Bollywood or Hindi cinema has been mainstay of entertainment for Indians since ages. The biggest stars even today are from Bollywood; Amitabh Bachchan’s films ran from Bihar to what was then Bombay to Bangalore while South stars had a limited market. Chiranjeevi does not have a market outside Telugu states, while a few Tamil stars have some market in Telugu states, but none of them have been consistent. Take the case of Suriya, Karthi or even Vishal, their last hit in Telugu was ages ago. So Bollywood has been, is and will be the biggest entertainment medium of the nation.
Let me discuss a few points on why I feel Bollywood is still a force to reckon with and why it will bounce back.
Are Pan Indian films the way forward?
No, they are not. The only films which run across India are Bollywood films, a south film has to be dubbed even in other southern languages to reach out to the audience, A Hindi film can run housefull in Palakkad for weeks in regular shows while a Malayalam film without dubbing won’t find audience outside the native speakers when released in the other Southern states.
After Baahubali: The Beginning, there was lot of talk about how Pan Indian films are the flavour. Guess what which film did well after Baahubali, it was the second part, there was no South films which impressed the audience on such a large scale.
Films like Saaho, Radhe Shyam did not even bring in crowd even in their home state let aside their other markets. I am sure nobody remembers films like Prabhu Deva starrer Tutak Tutak Tutiya, Rana Daggubati’s Haathi Mere Saathi, Mohanlal’s Marakkar: Arabikadalinte Simham, Sudeep’s Pailwaan and Vikrant Rona, Chiranjeevi’s Sye Raa Narasimha and many more. No one even remembers them in their home market. Like in case of Sudeep and Chiranjeevi, they have attempted so many Pan Indian films that it got panned even by their home state.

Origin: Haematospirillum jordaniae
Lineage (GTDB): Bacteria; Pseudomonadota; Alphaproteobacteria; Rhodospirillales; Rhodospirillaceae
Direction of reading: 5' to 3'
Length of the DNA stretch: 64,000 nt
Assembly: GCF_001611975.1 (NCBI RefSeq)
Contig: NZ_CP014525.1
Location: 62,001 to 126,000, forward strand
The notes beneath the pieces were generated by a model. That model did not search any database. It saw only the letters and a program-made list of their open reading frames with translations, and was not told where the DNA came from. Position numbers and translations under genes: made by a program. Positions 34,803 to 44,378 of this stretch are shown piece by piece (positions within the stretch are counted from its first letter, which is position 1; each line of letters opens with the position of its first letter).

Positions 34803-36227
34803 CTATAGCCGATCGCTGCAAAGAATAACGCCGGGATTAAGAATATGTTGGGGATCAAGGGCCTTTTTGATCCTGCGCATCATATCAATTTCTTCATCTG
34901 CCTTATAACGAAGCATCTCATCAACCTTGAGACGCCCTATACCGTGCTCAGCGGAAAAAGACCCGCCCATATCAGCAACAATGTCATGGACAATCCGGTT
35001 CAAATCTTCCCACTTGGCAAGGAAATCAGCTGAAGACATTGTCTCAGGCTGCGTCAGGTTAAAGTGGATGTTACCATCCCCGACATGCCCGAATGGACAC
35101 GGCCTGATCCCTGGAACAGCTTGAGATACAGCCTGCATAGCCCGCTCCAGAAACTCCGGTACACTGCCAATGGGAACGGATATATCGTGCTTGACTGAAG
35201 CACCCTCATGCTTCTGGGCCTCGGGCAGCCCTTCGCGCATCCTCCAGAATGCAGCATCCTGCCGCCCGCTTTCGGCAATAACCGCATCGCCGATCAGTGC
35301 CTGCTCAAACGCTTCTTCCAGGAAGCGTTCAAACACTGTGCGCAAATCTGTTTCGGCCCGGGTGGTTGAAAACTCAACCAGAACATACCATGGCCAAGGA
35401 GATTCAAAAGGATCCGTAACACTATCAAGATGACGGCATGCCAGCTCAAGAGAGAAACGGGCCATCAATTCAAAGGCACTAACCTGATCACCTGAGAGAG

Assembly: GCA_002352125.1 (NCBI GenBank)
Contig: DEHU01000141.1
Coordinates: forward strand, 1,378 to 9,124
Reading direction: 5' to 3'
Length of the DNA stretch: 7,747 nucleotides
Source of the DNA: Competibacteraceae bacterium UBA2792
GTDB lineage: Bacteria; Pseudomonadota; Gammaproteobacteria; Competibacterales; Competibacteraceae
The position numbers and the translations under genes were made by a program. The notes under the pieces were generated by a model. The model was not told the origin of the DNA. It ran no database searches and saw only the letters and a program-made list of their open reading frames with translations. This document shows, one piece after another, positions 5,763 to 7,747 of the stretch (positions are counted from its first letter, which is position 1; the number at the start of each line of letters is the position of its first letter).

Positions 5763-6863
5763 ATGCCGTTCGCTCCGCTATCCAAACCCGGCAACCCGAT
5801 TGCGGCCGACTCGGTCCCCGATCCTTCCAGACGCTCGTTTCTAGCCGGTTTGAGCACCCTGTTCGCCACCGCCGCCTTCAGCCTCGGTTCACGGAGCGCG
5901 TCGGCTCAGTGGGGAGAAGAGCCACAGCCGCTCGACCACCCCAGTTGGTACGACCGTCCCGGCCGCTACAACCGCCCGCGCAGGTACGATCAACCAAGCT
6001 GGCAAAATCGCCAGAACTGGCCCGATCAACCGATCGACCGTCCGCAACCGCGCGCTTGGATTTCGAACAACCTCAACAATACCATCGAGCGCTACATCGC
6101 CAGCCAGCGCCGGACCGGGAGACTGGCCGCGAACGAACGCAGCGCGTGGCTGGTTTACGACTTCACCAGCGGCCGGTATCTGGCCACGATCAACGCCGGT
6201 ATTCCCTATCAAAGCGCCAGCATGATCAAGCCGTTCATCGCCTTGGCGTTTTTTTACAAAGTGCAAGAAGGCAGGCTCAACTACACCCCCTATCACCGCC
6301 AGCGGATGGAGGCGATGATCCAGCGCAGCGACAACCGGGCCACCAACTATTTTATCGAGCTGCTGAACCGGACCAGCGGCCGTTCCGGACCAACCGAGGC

Dubbing in four languages does not mean, the film is Pan Indian. The content has to be right and producers should have the money to pump it aggressively. Take the case of Har Har Mahadev, the makers claimed it was a Pan Indian film, yet no posters in Malayalam or Tamil were printed, nor was even the film released there.
There was, is and will be anomalies like Ek Duje Ke Liye, Hindustani but that does not mean Bollywood is in danger. For Telugu their biggest hit of 2022 was RRR. Films which starred their biggest stars were turned out to be dud right from Mahesh Babu, to Chiranjeevi to Nagarjuna none could capture the seats at the theatre.
Gangubai Kathiwadi made more money than Telugu’s Bheemla Nayak and Tamil’s Valimai which featured the biggest stars of respective industries and their collections could not match the female centric Hindi movies. In fact Valimai’s Hindi collections were so poor that they could not even recover the costs of poster printing.
Does Bollywood have to make more native stories?
There is no clear cut answer to this, because Bollywood has to cater to a wide range of audience from Kolkata to Chennai, in fact major parts of this area do not even have primary language as Hindi.
If you see the success of Baahubali and KGF series both of them are not rooted in specific milieu, so when people claim films with native or rootedness work, it seems a bit difficult to digest considering the data which is available to us.
Will only event films work?
The answer to this is also no. Gangubai Kathiawadi and Drishyam 2 are two of the biggest hits of this year, not only in India but also in overseas. Bollywood has to make diverse films with the right budget which can cater to large number of audience across various section.
Are ticket prices the reason for audience alienating?
Now this is again a complex issue, right pricing of ticket is something which is what producers, distributors and exhibitors have to figure out. One thing I am sure of is that the audience does not have to problem to pay for tickets if we look at collections of Brahmastra and lower pricing will not help a film, if you look at the collections of Chup.
These are my two cents on why Bollywood can still survive, I have avoided mentioning the points that Bollywood should do right as I feel that there are better and well informed filmmakers to do that.
To conclude I would like to say that, people like to simplify things and predict things, but then we need to look at the bigger picture and patterns, right now it is not indicating that this is the end of Bollywood. It is just a phase and am sure it will bounce back again